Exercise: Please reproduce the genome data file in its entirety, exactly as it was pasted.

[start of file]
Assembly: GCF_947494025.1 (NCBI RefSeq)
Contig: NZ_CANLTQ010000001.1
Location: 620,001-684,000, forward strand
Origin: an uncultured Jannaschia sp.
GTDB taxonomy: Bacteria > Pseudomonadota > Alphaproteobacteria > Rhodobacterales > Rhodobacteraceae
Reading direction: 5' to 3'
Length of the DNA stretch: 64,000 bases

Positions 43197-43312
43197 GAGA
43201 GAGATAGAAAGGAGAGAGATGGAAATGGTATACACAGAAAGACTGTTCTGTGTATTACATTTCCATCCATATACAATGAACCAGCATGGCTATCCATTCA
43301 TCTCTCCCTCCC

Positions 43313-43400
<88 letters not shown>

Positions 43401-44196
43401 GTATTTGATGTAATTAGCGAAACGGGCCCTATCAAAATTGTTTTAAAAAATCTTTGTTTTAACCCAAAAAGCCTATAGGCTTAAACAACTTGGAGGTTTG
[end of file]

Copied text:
Assembly: GCF_947494025.1 (NCBI RefSeq)
Contig: NZ_CANLTQ010000001.1
Location: 620,001-684,000, forward strand
Origin: an uncultured Jannaschia sp.
GTDB taxonomy: Bacteria > Pseudomonadota > Alphaproteobacteria > Rhodobacterales > Rhodobacteraceae
Reading direction: 5' to 3'
Length of the DNA stretch: 64,000 bases

Positions 43197-43312
43197 GAGA
43201 GAGATAGAAAGGAGAGAGATGGAAATGGTATACACAGAAAGACTGTTCTGTGTATTACATTTCCATCCATATACAATGAACCAGCATGGCTATCCATTCA
43301 TCTCTCCCTCCC

Positions 43313-43400
<88 letters not shown>

Positions 43401-44196
43401 GTATTTGATGTAATTAGCGAAACGGGCCCTATCAAAATTGTTTTAAAAAATCTTTGTTTTAACCCAAAAAGCCTATAGGCTTAAACAACTTGGAGGTTTG